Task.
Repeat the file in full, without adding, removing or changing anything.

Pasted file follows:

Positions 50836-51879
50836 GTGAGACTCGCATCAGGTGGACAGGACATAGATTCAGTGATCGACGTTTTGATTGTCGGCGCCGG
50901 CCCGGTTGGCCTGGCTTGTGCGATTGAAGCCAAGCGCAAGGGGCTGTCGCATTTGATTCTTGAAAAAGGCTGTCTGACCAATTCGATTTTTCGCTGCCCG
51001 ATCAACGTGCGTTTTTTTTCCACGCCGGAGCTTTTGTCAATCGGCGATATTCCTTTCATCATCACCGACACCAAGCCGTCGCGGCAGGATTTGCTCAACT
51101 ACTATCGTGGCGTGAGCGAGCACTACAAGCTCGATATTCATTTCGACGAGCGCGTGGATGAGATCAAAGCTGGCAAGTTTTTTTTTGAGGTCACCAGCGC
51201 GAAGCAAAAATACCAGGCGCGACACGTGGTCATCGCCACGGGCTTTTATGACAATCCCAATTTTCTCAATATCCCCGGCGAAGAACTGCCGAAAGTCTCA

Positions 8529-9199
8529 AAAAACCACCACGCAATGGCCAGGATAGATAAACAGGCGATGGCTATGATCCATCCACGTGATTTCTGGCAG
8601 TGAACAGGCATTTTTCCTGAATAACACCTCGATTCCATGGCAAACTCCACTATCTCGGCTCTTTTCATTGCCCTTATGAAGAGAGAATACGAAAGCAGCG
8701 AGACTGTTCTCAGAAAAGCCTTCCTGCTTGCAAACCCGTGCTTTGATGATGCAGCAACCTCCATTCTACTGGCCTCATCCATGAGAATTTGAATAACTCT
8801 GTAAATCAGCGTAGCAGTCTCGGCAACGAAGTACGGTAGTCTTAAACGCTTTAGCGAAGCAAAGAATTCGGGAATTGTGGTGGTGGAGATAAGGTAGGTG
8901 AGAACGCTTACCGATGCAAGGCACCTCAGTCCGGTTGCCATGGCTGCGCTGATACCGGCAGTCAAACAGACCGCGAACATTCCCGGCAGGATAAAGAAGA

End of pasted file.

Positions 50836-51879
50836 GTGAGACTCGCATCAGGTGGACAGGACATAGATTCAGTGATCGACGTTTTGATTGTCGGCGCCGG
50901 CCCGGTTGGCCTGGCTTGTGCGATTGAAGCCAAGCGCAAGGGGCTGTCGCATTTGATTCTTGAAAAAGGCTGTCTGACCAATTCGATTTTTCGCTGCCCG
51001 ATCAACGTGCGTTTTTTTTCCACGCCGGAGCTTTTGTCAATCGGCGATATTCCTTTCATCATCACCGACACCAAGCCGTCGCGGCAGGATTTGCTCAACT
51101 ACTATCGTGGCGTGAGCGAGCACTACAAGCTCGATATTCATTTCGACGAGCGCGTGGATGAGATCAAAGCTGGCAAGTTTTTTTTTGAGGTCACCAGCGC
51201 GAAGCAAAAATACCAGGCGCGACACGTGGTCATCGCCACGGGCTTTTATGACAATCCCAATTTTCTCAATATCCCCGGCGAAGAACTGCCGAAAGTCTCA

Positions 8529-9199
8529 AAAAACCACCACGCAATGGCCAGGATAGATAAACAGGCGATGGCTATGATCCATCCACGTGATTTCTGGCAG
8601 TGAACAGGCATTTTTCCTGAATAACACCTCGATTCCATGGCAAACTCCACTATCTCGGCTCTTTTCATTGCCCTTATGAAGAGAGAATACGAAAGCAGCG
8701 AGACTGTTCTCAGAAAAGCCTTCCTGCTTGCAAACCCGTGCTTTGATGATGCAGCAACCTCCATTCTACTGGCCTCATCCATGAGAATTTGAATAACTCT
8801 GTAAATCAGCGTAGCAGTCTCGGCAACGAAGTACGGTAGTCTTAAACGCTTTAGCGAAGCAAAGAATTCGGGAATTGTGGTGGTGGAGATAAGGTAGGTG
8901 AGAACGCTTACCGATGCAAGGCACCTCAGTCCGGTTGCCATGGCTGCGCTGATACCGGCAGTCAAACAGACCGCGAACATTCCCGGCAGGATAAAGAAGA